University Neighborhoods

Tulane and Loyola universities are flanked by a couple of thoroughfares with student-friendly cheap eats and bars. Heading downtown, Freret Street is blossoming with relatively new places like Dat Dog (5031 Freret St., 899-6883;, which serves a variety of hot dogs and sausages, and Freret Street Po-Boys and Donuts (4701 Freret St., 872-9676), which offers a menu of New Orleans staples. On the other side, Maple Street features coffee shops, a bookstore, fashion shops, restaurants and taverns.


The very tip of Uptown is marked by the end of St. Charles Avenue, where the Riverbend neighborhood begins and South Carrollton Avenue gives rise to the area known as Carrollton. Sports-watching and beer emporium Cooter Brown's Tavern (509 S. Carrollton Ave., 866-9104; and the Camellia Grill (626 S. Carrollton Ave., 309-2679; are at the beginning of the strip. The Riverbend cluster includes upscale restaurants like Dante's Kitchen (736 Dante St., 861-3121; and Brigtsen's (723 Dante St., 861-7610; as well as Oak Street's popular Jacques-Imo's (8324 Oak St., 861-0886; The area is home to the music venues The Maple Leaf Bar (8316 Oak St., 866-9359; and Carrollton Station (8140 Willow St., 865-9190;

Lakefront/ West End

Along the Lakefront, University of New Orleans students can head to Lakeview and the wealth of restaurants along Harrison Avenue or literally on the lakefront at West End, near the municipal harbor. The Lakefront is a popular stretch for biking and Rollerblading. Harrison Avenue is booming with new restaurants including the kitschy Tex-Mex cantina The Velvet Cactus (6300 Argonne Blvd., 301-2083; and a new edition of the creative Mexican kitchen, El Gato Negro (300 Harrison Ave., 488-0107;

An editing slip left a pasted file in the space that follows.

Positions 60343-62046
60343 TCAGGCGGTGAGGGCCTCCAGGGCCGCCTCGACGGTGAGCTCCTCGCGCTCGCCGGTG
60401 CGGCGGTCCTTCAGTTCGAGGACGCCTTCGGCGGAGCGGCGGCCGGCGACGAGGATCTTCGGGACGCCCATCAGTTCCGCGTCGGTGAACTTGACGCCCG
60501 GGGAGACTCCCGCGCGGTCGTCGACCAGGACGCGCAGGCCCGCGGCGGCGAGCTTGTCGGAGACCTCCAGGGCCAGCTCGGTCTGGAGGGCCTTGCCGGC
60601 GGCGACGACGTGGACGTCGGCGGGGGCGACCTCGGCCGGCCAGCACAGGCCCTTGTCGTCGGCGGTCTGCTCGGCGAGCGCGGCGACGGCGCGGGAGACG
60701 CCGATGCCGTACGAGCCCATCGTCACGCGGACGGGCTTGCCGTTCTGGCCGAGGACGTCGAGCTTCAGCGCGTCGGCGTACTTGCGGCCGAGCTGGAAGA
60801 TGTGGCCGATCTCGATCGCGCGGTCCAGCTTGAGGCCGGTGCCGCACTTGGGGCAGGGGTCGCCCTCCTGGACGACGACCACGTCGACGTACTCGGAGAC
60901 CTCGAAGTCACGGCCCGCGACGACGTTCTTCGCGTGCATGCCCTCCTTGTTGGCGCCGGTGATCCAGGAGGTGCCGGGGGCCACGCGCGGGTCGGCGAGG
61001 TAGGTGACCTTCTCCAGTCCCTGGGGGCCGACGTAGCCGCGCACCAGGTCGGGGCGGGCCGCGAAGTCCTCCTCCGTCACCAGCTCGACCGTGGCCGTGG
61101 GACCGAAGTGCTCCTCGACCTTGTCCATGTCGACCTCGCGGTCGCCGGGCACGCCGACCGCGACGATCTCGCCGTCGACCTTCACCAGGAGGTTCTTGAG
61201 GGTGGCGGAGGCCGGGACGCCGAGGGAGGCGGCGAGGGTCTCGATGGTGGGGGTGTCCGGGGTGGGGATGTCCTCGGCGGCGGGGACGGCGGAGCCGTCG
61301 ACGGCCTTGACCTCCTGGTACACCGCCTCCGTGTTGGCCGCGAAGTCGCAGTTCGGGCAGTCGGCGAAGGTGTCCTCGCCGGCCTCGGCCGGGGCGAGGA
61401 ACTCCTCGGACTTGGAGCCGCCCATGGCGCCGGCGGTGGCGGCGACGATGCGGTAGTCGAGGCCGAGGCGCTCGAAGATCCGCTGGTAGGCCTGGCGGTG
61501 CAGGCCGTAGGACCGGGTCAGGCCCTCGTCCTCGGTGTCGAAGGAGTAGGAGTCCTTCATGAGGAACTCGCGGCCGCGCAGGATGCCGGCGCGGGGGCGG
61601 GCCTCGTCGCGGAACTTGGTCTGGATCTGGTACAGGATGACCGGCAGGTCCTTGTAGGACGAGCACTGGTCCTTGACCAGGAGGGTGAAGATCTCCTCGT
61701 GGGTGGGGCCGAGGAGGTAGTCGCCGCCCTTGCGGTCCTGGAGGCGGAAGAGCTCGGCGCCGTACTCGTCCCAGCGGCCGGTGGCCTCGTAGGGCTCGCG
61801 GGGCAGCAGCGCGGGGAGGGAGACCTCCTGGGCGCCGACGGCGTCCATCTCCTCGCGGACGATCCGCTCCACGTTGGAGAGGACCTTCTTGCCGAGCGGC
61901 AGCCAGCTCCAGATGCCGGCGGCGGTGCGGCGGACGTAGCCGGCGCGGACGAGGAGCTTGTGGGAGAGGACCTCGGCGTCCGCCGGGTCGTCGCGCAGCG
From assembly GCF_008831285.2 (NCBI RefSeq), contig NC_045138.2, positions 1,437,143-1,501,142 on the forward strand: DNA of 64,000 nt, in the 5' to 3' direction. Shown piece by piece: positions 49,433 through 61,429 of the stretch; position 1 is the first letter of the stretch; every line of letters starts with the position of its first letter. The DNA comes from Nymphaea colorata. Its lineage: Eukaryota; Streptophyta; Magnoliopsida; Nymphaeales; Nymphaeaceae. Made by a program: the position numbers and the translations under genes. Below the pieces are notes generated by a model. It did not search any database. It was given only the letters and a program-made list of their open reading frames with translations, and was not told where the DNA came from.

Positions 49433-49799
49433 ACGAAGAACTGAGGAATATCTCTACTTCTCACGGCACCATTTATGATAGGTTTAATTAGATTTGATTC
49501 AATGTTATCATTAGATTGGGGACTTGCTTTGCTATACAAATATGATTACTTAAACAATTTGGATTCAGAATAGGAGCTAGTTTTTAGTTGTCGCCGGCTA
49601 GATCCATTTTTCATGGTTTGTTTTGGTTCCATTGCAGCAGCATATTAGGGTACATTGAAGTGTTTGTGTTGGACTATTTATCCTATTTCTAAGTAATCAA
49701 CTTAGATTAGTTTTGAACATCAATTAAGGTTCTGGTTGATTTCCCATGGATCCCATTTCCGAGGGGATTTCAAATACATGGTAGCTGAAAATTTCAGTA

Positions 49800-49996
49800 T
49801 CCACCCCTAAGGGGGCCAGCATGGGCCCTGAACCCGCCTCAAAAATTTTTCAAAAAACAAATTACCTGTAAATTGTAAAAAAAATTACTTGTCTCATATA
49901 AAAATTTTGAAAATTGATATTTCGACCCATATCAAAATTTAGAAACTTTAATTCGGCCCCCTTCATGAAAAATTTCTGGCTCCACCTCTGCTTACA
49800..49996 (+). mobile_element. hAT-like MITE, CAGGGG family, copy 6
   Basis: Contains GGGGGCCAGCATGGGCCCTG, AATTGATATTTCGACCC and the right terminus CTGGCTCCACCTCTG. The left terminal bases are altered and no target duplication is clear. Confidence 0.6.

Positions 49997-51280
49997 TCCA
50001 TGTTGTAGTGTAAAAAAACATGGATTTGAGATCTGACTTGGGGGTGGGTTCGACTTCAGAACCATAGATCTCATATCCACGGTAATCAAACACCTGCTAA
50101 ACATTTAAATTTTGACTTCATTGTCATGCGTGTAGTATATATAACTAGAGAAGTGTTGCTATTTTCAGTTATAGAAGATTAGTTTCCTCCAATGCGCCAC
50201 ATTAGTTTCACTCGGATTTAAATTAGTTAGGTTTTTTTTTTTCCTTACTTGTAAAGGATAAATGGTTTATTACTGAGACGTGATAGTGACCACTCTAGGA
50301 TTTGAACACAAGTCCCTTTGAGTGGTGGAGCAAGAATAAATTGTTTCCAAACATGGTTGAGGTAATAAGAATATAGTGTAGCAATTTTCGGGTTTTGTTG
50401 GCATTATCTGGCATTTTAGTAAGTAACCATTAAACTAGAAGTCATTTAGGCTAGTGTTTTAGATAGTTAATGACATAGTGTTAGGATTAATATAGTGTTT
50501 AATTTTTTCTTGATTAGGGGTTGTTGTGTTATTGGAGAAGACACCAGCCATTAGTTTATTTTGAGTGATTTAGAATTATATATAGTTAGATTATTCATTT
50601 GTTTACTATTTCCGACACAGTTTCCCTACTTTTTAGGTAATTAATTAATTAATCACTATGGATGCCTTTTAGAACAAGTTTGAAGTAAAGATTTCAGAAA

Jefferson Parish

After crossing the parish into Jefferson Parish (Louisiana doesn't have counties), you'll find Harahan, Metairie and Kenner, suburbs with plenty of big-box shopping outlets. Elmwood has the 20-screen AMC Palace (1200 Elmwood Park Blvd., 888-262-4386; as well as electronics, clothing stores, office supplies and more. Veterans Memorial Boulevard is a main artery through Metairie and Kenner, along which you'll find major retailers like Target (4500 Veterans Memorial Blvd., 888-2184; and department stores including Macy's, Dillard's, JC Penney (Lakeside Shopping Center, 3301 Veterans Memorial Blvd., 835-8000; and Sears (4400 Veterans Memorial Blvd., 889-8200;

  You can find anything you need or want in the New Orleans area's neighborhoods, often presented as only this city can.